Why It's Always the Same Old Story
Epstein, Robert, The Independent on Sunday (London, England)
SCREENWRITING Into the Woods By John Yorke Particular Books Pounds 16.99
Books about how to write for TV and film are ten-a-penny, and all too often outlandishly prescriptive: character A must experience incident B on page 12 and the like. John Yorke's entertaining read, while useful as a lesson in screenwriting, has a higher purpose: by presenting a convincing hypothesis that all narratives, from The Odyssey to The Killing, share a single, unifying structure, he seeks to explain why stories are written as they are.
First, he has to cover the basics. A former Channel 4 head of drama and controller of BBC drama production, Yorke has the pedigree to offer his own thoughts on these matters, but he draws on sources from Aristotle to Aaron Sorkin to show us such building blocks of story as protagonists, forces of antagonism, inciting incidents, crises, and climaxes.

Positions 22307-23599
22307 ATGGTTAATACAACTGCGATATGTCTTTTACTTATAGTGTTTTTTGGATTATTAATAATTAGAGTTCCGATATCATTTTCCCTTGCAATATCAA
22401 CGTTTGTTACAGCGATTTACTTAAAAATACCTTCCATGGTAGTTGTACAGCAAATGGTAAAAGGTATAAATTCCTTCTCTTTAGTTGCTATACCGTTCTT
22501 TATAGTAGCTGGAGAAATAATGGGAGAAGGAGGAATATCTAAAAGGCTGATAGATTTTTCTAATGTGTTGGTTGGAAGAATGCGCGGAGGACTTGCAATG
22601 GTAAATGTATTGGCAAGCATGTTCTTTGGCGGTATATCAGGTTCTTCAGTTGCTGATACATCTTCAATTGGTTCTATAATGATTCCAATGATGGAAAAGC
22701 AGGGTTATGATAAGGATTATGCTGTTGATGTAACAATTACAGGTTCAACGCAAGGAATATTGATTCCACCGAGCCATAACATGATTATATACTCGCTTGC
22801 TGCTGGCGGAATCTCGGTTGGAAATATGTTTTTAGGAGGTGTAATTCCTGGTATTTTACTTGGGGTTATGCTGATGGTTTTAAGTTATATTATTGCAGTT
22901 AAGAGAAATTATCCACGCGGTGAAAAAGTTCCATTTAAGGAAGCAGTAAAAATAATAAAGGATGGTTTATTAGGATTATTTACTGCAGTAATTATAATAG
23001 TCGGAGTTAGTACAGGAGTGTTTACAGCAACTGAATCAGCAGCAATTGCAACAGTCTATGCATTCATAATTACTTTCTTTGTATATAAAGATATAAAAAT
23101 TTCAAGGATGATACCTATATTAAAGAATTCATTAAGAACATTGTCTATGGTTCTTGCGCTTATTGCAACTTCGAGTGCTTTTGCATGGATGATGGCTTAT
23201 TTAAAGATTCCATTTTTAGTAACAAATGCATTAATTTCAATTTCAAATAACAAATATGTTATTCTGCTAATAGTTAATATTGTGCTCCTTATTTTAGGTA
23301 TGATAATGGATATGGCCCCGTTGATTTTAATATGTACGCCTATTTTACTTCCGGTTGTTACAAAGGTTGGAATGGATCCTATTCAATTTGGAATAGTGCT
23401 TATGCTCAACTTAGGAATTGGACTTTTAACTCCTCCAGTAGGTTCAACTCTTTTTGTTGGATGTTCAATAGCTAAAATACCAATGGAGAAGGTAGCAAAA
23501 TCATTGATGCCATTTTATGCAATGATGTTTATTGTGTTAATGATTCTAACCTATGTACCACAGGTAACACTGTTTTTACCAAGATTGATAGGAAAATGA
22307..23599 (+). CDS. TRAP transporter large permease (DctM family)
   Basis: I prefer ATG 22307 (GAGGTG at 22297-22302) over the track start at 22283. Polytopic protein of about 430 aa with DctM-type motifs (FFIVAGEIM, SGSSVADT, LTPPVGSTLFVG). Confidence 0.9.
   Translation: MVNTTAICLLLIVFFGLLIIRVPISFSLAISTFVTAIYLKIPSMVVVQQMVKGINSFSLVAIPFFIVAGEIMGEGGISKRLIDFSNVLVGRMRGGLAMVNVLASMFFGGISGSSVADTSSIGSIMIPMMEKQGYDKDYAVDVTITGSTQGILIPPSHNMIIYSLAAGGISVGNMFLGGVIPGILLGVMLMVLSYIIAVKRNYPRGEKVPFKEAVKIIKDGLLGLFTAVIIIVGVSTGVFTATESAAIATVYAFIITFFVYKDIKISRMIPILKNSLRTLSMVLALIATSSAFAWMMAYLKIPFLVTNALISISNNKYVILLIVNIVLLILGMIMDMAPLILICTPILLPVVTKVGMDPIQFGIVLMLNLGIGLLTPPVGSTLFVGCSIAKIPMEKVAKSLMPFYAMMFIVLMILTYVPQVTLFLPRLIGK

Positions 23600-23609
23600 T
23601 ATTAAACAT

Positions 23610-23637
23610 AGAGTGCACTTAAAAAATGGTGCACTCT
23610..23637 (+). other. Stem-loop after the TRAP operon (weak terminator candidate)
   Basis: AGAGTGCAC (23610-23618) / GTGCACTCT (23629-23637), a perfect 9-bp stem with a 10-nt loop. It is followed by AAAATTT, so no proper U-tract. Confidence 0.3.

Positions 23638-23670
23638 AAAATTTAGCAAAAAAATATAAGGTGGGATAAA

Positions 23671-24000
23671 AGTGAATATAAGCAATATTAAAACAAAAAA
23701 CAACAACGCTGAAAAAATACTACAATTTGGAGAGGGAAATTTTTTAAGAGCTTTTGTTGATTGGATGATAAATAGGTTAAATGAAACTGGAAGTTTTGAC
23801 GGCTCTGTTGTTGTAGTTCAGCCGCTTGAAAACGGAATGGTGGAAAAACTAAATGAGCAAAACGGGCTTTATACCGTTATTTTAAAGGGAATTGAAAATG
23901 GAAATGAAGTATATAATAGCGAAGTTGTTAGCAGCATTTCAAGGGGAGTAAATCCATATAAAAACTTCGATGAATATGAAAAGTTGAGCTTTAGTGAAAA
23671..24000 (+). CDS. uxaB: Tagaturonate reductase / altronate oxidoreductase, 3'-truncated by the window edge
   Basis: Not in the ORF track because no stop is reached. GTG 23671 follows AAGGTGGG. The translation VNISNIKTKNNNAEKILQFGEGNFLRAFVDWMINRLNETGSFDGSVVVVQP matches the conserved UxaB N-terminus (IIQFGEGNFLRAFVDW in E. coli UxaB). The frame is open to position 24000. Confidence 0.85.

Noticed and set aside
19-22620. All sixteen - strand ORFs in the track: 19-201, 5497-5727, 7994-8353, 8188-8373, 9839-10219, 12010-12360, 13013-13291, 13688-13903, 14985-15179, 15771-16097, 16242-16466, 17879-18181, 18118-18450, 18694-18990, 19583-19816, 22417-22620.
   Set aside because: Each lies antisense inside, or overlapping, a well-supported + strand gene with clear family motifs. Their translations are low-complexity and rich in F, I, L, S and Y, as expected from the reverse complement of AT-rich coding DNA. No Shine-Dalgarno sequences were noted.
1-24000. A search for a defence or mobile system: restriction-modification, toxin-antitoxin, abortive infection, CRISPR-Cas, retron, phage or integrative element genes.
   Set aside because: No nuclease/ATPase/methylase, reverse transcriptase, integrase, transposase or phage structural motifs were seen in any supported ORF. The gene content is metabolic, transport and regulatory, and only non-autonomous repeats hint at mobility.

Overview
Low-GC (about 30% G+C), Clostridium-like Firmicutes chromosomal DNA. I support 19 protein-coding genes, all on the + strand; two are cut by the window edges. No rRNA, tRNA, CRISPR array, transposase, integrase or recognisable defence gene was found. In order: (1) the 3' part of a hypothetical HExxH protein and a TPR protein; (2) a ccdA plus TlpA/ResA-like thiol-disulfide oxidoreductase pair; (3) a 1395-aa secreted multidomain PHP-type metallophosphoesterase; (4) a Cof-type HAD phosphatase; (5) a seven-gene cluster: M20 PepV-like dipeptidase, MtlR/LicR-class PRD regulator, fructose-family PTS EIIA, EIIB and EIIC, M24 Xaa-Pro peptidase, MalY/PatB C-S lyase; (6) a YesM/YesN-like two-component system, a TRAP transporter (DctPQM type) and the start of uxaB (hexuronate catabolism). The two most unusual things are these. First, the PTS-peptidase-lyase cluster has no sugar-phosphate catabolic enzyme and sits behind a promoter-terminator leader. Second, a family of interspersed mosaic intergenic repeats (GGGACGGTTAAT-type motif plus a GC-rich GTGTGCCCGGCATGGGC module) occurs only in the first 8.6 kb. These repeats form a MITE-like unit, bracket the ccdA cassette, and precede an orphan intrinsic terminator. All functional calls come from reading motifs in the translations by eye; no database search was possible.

All the while, however, he returns to his central question: why is there a consistent narrative pattern - of thesis, antithesis, synthesis; of flaw, challenge, resolution - whether we are watching a drama, a documentary, or reality TV (and yes, X Factor holds to the same configuration as Hamlet)?
Spoiler alert: Macbeth murders Banquo; Jason Bourne learns the truth; Michael Corleone shoots the police chief. And what connects these moments? Yes, they are climactic, but they also happen almost exactly halfway through. …